Along with his wealth, his stature within the business community has also grown. His early investments in digital media, most conspicuously in the online jobs website Seek, are now seen as prescient (in 2003, he bought 25 per cent of Seek for about $33 million, and sold it six years later for just over $440 million). Packer sees these early digital moves as his most notable business achievement so far, not least because he spotted the Internet’s vast potential. The rise of the Chinese middle class, he reckons, will be even more transformative. “I think it may be even a bigger story than the Internet,” he told 60 Minutes. “The Chinese middle class is going to change the world.”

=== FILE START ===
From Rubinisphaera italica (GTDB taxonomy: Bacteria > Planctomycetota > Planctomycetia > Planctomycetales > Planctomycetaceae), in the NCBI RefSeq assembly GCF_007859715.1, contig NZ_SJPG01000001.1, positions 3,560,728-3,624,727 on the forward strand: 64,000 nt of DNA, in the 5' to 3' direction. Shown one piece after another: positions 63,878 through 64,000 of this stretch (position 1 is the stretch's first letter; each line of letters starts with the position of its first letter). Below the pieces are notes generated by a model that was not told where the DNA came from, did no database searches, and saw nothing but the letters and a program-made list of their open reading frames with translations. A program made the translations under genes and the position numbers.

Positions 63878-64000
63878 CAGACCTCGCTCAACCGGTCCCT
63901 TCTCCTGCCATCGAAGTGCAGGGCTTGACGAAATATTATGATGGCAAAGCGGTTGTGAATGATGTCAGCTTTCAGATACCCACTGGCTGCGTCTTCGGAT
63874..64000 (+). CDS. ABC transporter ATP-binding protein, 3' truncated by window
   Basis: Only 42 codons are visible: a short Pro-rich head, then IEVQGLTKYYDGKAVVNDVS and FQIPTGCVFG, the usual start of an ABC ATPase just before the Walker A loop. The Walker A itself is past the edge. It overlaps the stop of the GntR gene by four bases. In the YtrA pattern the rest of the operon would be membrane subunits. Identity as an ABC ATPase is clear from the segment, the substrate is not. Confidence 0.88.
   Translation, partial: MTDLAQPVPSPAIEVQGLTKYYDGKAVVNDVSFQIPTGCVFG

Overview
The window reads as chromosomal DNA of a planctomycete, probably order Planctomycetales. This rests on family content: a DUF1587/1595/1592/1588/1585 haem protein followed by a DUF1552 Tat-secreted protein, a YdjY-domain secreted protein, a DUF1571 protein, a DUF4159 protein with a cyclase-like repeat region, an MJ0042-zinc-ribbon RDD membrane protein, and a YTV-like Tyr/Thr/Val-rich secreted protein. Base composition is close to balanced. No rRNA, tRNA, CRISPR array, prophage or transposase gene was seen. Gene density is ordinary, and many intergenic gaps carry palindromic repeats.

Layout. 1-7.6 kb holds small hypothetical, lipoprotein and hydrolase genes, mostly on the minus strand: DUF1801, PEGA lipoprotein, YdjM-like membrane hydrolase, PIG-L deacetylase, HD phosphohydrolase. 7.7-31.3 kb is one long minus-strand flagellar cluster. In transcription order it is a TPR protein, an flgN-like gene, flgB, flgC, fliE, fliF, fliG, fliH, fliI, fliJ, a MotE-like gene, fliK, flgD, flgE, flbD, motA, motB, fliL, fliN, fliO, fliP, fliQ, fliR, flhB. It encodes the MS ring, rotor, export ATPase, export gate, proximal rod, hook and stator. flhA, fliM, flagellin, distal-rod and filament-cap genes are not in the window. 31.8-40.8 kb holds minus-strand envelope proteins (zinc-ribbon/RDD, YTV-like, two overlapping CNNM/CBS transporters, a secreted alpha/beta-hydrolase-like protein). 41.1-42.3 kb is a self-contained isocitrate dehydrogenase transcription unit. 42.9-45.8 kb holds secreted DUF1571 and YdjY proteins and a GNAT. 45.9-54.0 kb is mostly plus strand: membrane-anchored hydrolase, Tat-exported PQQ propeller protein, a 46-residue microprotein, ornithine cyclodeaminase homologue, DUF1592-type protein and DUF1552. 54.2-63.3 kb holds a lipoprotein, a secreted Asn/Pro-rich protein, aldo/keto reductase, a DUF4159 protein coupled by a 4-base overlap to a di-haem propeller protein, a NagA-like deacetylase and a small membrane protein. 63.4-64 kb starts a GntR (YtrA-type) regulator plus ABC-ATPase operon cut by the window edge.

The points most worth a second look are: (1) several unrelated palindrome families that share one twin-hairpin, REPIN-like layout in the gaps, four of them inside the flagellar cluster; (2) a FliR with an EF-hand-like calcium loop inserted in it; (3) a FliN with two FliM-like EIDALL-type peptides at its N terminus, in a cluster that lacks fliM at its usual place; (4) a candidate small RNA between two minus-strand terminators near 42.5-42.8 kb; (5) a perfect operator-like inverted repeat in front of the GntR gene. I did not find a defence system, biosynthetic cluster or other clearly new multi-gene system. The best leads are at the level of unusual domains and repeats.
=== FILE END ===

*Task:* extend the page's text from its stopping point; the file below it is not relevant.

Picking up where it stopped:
This Chinese demographic is, without doubt, going to transform tourism in the Asia Pacific, and, according to Kennett, Packer was the first in Australia to recognise how premium casinos could draw the affluent Chinese to our shores. So does that make him an Australian visionary? “That’s going over the top,” Kennett says. “He’s proved himself to be very astute to recognise the long-term value of gaming.” Kennett has also seen Packer mature into a formidable executive. “James is very good at numbers, and he has an ability to make decisions quickly,” he says. “He has a great eye for detail and a willingness to take considered risks. He’s made some mistakes, but he’s learnt from them.” Kennett characterises Packer’s move away from media into gaming as “bold and courageous’’. Other leading Australian businessmen concur that Packer’s business smarts are often underestimated. Kim Williams, the head of News Ltd, has called him “strikingly brilliant, possibly the most numerate person I’ve ever met”.